However, the microorganisms and bacteria that live in your feces may not disappear as quickly as the toilet paper. Some studies have shown that certain pathogens associated with feces were found near the cathole a year later. That’s why it’s important to thoroughly cover the cathole when you’re finished, minimizing the possibility that another human—or animal—will come into contact with your waste and spread it.
Pack it Out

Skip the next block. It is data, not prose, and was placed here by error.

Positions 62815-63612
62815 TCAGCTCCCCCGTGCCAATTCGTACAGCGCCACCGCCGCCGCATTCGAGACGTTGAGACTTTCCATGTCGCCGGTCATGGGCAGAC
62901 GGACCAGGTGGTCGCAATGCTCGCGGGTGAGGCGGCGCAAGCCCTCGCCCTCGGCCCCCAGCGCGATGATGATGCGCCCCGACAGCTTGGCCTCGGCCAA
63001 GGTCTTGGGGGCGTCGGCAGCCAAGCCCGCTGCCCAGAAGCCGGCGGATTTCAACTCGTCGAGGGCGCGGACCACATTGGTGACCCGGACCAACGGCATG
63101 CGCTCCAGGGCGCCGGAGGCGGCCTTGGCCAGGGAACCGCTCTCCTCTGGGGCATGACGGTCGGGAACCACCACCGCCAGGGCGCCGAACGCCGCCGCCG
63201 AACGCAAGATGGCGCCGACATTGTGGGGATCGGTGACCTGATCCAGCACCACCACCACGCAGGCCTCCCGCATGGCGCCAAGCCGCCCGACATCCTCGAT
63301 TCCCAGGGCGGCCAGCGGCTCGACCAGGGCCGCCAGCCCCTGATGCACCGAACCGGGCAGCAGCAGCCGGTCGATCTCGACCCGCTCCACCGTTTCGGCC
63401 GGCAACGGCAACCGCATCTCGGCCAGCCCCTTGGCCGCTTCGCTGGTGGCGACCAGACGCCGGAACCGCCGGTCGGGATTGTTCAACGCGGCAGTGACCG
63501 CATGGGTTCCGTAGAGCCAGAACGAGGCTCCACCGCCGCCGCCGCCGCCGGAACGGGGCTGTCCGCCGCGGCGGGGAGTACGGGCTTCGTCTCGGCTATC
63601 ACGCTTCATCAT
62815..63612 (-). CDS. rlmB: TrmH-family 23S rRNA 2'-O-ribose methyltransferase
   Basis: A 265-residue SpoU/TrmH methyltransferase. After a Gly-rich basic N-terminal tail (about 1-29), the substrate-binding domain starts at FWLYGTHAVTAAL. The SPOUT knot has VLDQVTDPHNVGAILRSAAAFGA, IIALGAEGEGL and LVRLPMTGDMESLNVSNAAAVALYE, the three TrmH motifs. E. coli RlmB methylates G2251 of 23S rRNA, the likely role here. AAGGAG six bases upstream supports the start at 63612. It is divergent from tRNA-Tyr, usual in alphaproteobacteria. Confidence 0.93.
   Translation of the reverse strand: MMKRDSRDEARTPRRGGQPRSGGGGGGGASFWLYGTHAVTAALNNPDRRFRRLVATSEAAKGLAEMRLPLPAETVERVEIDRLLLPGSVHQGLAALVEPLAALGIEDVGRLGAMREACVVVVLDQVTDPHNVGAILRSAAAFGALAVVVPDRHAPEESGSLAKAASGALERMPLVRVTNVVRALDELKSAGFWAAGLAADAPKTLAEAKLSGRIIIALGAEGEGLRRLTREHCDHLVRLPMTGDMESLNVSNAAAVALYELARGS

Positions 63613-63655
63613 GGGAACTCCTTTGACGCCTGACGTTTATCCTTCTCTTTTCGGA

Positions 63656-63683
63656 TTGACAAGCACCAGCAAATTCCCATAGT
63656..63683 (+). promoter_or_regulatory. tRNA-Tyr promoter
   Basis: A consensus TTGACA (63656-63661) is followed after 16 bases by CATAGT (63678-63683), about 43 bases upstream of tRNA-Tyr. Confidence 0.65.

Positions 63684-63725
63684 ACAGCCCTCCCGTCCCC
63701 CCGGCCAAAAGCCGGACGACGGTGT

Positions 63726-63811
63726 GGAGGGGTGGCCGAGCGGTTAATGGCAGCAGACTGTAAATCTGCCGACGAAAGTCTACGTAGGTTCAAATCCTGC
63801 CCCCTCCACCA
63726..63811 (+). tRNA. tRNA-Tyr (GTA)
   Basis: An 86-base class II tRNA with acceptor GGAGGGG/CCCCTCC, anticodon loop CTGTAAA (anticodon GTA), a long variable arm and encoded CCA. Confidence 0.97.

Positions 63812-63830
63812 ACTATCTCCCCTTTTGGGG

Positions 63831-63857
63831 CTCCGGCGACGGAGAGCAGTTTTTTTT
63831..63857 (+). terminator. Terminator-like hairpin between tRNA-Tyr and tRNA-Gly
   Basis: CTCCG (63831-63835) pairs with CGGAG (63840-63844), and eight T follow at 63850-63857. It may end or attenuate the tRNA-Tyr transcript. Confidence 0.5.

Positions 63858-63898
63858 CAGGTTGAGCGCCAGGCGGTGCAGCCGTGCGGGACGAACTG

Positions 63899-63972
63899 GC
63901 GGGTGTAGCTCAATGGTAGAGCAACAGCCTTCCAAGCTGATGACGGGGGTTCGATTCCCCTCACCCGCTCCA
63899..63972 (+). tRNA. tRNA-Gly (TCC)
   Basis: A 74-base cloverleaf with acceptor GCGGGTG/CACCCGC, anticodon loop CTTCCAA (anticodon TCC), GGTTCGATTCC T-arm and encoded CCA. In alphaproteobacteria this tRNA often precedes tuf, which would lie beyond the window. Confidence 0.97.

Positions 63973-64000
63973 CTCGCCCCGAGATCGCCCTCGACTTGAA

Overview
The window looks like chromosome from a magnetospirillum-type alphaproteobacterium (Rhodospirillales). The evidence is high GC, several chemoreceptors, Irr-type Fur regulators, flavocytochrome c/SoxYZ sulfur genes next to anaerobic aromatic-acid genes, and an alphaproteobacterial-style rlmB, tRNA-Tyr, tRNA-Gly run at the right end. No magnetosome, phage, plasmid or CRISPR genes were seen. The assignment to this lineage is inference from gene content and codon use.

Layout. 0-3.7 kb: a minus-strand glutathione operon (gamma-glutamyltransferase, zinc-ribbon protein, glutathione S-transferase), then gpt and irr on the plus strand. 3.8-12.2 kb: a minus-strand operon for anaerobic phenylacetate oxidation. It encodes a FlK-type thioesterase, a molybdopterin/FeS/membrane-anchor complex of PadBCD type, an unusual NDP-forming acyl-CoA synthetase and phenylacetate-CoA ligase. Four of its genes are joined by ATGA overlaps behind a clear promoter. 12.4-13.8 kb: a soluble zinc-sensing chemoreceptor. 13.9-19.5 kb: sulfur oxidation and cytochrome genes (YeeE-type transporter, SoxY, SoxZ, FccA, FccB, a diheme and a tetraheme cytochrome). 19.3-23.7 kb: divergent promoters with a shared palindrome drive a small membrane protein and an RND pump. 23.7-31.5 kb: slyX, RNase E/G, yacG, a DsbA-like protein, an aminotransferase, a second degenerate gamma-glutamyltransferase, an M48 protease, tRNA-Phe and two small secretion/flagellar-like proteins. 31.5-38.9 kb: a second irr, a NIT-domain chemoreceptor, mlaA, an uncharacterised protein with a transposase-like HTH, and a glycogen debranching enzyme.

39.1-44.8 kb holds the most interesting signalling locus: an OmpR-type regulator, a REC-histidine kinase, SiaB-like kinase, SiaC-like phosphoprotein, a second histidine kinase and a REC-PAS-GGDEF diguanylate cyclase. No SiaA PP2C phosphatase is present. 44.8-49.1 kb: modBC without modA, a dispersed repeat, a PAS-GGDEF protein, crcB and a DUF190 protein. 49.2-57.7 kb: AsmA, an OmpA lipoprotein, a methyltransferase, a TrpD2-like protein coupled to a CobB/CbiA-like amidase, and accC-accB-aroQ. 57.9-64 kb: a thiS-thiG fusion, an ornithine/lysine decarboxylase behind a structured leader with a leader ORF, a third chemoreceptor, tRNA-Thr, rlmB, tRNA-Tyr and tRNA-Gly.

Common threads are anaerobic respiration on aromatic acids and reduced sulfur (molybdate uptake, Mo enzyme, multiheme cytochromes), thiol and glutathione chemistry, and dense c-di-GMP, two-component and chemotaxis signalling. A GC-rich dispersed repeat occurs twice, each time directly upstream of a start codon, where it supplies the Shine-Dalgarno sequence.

If there isn’t enough soil to dig a cathole—or if the crag is heavily used—you should pack out your waste. This goes for snow and sensitive alpine environments, too. Poop that is left in the snow will either show up again during the spring melt, or it will live on for decades—or longer—if the snow is permanent and meltwater doesn’t carry it to your nearest alpine water source. Heavily used crags have bag systems—such as Restop, Biffy Bag, and WAG bags—available at the trailhead, or you can pick some up online (whennaturecalls. com or biffybag.com) or at your local gear shop. Stash one in your pack and leave it there in case of emergencies. Waste bags are also necessary for big wall climbing, but be sure to throw them away in an appropriate trash receptacle. Busy areas might have trash cans in the parking lot, but don’t overflow the can with dozens of poop bags. If you can wait, take it home and throw it away there.